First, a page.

Note: In this video I said the turbo boost sensor has to be replaced. Now we are cleaning them up with Kleenflo spray or Mr. Clean which works great when you soak the part over night keeping away from the electrical connections. A new sensor costs around 60 dollars so removing soot recycles a perfectly good sensor and we save few bucks.
The problem with emissions is they are very hard to clean up. The byproducts of combustion is sticky and ugly beyond description. Man and technology took on a huge challenge trying to convert soot to ash and kick that out of the exhaust tail pipe with close to zero pollution as dictated by the EPA. Even though diesel engines produce 28 times less carbon monoxide than gas engines they have a high level of nitrogen oxide which produces soot.
The diesel particulate filter is supposed to capture the soot and once regeneration has been completed the soot turns to ash reducing the harmful levels of nitrogen oxide then pushed out into the atmosphere. A forced regen is done using the engine diagnostic software. We use Insite Lite for Cummins engines, ServiceMaxx Pro for Navistar engines and DDDL for Mercedes engines.
Without these diagnostic tools operators would have to rely on the onboard engine computer to look after keeping the soot levels down during regular operation. That would be a disaster since most times these passive regens do not keep up because of the different driving habits and routes that highway vehicles do. Our wheel chair buses just run around town in the suburbs picking up students and never see much of the highway which doesn’t help with keeping engine temperatures up.
The diesel engine onboard computer has been programmed to monitor everything imaginable that would effect operation, performance and emissions so if any reading from sensors placed strategically around the engine goes astray the dash warning light will come on and alert the driver that there is a concern. I think this is a great system and it protects the engine from obvious mishaps like low engine oil pressure, high coolant temperatures, water in the fuel and a long list of other monitoring that’s going on as soon as the ignition key is turned on.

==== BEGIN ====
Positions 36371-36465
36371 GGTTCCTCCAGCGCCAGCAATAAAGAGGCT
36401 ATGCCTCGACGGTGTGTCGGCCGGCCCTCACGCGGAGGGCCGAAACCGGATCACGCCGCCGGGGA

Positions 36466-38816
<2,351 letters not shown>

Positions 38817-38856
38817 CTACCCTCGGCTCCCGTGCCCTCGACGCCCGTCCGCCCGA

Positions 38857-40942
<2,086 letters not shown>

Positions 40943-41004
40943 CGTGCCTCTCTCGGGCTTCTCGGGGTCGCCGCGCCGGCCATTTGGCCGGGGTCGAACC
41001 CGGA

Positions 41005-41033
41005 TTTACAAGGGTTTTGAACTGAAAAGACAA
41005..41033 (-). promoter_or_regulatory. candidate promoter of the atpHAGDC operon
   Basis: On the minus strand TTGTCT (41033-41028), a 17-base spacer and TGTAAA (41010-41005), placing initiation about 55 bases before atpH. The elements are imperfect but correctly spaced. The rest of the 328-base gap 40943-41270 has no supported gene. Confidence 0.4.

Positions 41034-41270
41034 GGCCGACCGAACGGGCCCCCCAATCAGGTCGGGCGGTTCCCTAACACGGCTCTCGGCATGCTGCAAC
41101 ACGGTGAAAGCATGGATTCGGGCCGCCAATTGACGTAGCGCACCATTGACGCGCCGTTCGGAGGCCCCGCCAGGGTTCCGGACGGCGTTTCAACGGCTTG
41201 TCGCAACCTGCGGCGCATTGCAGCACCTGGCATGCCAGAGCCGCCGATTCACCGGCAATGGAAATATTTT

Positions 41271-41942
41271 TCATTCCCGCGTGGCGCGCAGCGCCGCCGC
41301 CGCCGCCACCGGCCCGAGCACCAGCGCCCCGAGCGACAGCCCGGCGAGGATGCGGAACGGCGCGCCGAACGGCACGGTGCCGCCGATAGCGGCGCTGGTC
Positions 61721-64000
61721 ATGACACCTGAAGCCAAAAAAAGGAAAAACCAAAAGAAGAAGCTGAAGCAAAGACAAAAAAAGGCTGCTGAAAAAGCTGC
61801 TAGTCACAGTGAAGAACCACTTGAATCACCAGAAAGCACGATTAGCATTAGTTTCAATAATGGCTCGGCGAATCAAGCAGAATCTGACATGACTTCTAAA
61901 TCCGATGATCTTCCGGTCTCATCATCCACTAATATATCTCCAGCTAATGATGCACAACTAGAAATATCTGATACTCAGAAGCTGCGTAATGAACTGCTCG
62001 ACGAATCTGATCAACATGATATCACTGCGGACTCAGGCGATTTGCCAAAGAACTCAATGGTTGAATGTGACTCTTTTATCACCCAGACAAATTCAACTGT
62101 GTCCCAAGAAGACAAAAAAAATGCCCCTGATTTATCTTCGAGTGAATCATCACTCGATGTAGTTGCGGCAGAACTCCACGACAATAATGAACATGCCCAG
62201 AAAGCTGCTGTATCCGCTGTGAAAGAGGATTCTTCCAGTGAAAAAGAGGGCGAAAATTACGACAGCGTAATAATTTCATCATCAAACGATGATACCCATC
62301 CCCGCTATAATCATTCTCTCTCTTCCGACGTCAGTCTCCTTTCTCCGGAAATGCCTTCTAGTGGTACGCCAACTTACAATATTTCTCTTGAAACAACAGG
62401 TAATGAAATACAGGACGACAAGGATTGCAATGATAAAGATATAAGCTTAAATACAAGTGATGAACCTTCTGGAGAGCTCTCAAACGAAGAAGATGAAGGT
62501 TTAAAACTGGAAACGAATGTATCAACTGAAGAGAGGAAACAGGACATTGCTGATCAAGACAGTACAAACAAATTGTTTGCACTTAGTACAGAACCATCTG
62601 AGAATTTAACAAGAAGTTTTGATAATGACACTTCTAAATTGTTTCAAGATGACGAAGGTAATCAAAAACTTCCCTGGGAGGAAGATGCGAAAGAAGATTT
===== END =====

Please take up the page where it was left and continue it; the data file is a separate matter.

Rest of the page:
Emissions however is a forever re-occurring problem especially with a diesel engine that does not clear up the soot build up properly. Troubleshooting this problem involves finding the code and zeroing in on that area. If there is a blockage in the diesel particulate filter the first step to try is a parked regeneration to cook out the build up of soot in the filter cartridge and hope that will eliminate the engine code.
We had to take it a step further and go on a road test with the lap top to see when the code appeared and which specific code it was. This case was an ongoing one because the engine codes did not want to go away. The pressure differential in the DPF cartridge was up to 5 psi when the engine was hot and the bus was climbing a grade which means a maximum flow of exhaust is required.
If there is a restriction in the DPF the computer flags that situation and turns on the engine code amber light on the dash. If the code is emission related the MIL amber light will illuminate. The amber engine icon indicates an engine related code which might be a fuel pressure problem or something similar. Both lights may turn on together as well but it all boils down to hooking up the laptop and seeing exactly when the code happened, how many times it occurred and going into the troubleshooting section and getting as much information as possible to nail down the cause.
The biggest tip in all this emission stuff is to keep the engine hot and under load to sustain the exhaust temperature and keep the black tar of death out of the engine intake and exhaust systems so they can operate properly. Like our shop you’ll have a system of steps to take with every diesel you encounter. It’s all about checking sensors, the DPF cartridge…. cleaning them up and making sure there are no intake / charge air or exhaust restrictions or leaks.